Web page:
Lisa Zenzen Baker, 1961-2003


Friday, November 11, 2005

Reporter's shameful award

The discovery that the Times Union, while running dozens of ads promoting a local healthcare company, has gone at least five years without reporting on even one of the many medical malpractice lawsuits filed against the company is disturbing enough. Now there is further evidence of just how the newspaper’s management has allowed itself to be bought by Northeast Health.

It’s in a copy of one of the healthcare company’s internal newsletters. On page 5 of this document – next to a piece that boasts about the company’s current media blitz – is the following item:


“In September, Northeast Health presented Times Union writer Lyrysa Smith with the 2004 President’s Award at the Annual Chairman’s Circle and Board Member Event held at Wolfert’s Roost Country Club. The award recognizes demonstrated commitment to the community and leadership in healthcare or community services.

“Smith is an award-wining journalist with nearly 20 years experience in the media. She has worked for ABC News, PBS and the A & E Network. She has also written extensively on many important healthcare issues since she the joined the Times Union in 2001.”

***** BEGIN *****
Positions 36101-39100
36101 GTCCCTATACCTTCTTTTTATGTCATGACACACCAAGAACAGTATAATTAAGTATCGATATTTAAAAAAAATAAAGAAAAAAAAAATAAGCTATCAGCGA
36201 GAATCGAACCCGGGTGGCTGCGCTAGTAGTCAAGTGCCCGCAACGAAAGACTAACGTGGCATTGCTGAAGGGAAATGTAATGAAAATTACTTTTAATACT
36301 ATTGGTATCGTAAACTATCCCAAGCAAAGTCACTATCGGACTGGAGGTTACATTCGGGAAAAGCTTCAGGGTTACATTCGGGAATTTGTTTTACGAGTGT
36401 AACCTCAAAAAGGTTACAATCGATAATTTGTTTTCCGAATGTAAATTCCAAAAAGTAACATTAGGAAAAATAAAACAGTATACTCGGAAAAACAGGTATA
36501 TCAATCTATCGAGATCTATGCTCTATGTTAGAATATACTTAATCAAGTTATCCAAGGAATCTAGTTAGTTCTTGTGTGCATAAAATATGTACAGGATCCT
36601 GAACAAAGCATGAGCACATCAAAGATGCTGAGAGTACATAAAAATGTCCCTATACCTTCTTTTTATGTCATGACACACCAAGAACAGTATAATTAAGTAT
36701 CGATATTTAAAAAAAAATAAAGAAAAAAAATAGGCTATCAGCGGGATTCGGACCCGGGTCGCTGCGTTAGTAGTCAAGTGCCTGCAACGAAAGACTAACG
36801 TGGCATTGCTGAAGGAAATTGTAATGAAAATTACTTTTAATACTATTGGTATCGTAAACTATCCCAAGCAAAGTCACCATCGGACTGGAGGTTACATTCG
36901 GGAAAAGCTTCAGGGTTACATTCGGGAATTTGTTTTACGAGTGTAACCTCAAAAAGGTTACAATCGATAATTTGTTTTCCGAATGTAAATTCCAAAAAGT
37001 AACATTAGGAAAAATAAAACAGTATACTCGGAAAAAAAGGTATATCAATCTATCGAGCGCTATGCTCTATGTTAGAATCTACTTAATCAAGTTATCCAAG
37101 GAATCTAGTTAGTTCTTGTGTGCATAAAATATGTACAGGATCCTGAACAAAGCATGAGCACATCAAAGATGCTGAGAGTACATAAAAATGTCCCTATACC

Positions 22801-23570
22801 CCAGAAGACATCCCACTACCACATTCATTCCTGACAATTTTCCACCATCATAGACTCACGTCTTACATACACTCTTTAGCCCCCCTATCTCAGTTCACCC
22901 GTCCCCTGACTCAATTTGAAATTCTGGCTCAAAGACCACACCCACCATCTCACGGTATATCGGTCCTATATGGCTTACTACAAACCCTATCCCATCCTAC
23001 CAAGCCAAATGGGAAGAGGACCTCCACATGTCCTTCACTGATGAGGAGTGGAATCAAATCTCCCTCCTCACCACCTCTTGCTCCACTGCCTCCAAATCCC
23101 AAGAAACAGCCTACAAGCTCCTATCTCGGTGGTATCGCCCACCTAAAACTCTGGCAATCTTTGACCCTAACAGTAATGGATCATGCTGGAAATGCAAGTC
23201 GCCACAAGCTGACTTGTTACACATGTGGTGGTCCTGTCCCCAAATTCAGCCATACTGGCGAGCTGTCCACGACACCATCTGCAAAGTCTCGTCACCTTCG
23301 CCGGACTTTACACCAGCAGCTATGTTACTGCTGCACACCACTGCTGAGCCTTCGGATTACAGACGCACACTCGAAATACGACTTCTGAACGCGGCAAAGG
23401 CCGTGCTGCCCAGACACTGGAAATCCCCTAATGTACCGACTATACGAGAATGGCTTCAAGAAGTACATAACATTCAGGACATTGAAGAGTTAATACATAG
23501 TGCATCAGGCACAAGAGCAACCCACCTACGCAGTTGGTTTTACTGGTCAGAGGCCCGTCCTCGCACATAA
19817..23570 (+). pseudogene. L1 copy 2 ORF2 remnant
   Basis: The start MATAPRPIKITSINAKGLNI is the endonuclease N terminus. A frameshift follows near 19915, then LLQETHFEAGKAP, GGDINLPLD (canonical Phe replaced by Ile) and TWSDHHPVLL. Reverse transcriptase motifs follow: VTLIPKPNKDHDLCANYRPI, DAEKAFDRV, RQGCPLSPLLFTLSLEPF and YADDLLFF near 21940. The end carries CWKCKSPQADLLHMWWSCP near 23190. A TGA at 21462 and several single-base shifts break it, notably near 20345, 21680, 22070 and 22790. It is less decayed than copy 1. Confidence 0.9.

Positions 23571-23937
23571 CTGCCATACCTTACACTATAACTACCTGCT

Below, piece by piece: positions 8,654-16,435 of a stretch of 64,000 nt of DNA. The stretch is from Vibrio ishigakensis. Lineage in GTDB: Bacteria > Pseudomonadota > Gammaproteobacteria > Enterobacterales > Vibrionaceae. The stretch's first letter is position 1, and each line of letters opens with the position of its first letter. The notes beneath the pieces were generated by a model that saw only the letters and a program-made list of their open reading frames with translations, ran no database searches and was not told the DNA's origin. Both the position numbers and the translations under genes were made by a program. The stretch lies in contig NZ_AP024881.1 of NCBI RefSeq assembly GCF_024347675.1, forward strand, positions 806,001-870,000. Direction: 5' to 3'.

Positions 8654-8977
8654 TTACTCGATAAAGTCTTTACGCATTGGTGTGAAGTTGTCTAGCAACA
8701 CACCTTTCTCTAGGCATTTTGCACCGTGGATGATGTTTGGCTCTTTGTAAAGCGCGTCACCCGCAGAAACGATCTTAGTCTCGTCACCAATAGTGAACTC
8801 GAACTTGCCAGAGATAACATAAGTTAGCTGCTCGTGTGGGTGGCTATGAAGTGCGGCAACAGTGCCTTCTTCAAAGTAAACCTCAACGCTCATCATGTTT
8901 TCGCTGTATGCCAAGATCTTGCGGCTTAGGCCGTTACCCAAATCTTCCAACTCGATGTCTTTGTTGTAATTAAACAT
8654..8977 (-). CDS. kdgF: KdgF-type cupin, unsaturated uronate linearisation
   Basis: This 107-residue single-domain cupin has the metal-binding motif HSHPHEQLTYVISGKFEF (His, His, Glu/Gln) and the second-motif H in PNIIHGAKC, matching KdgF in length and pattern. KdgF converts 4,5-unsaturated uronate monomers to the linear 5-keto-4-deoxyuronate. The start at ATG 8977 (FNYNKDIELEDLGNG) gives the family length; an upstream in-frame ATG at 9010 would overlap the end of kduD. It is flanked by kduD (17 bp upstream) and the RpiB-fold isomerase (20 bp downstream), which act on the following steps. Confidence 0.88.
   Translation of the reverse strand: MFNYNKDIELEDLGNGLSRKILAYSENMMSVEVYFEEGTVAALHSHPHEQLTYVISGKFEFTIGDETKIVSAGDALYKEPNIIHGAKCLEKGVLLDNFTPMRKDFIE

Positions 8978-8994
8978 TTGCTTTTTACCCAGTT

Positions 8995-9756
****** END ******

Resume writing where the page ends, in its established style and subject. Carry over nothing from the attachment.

Smith evidently attended what obviously was a non-public event to collect her award. What was she thinking? And how can she – or anyone at the Times Union – write anything other than glowing praise about Northeast Health when this is the nature of the relationship between the newspaper and the company?

The newsletter – “NEH Update” – is just one of several publications put out by Northeast Health’s publicity department. This company spends a huge amount of money buying political and media influence and telling everyone just how wonderful it is. So now, a year after Lisa died, here’s a modest suggestion for Northeast Health:

Shut down the public-relations machine. Instead, spend the money on doing whatever it takes to ensure that never again will a diabetic patient be left to die in her hospital bed for want of a simple blood-sugar test and something to eat.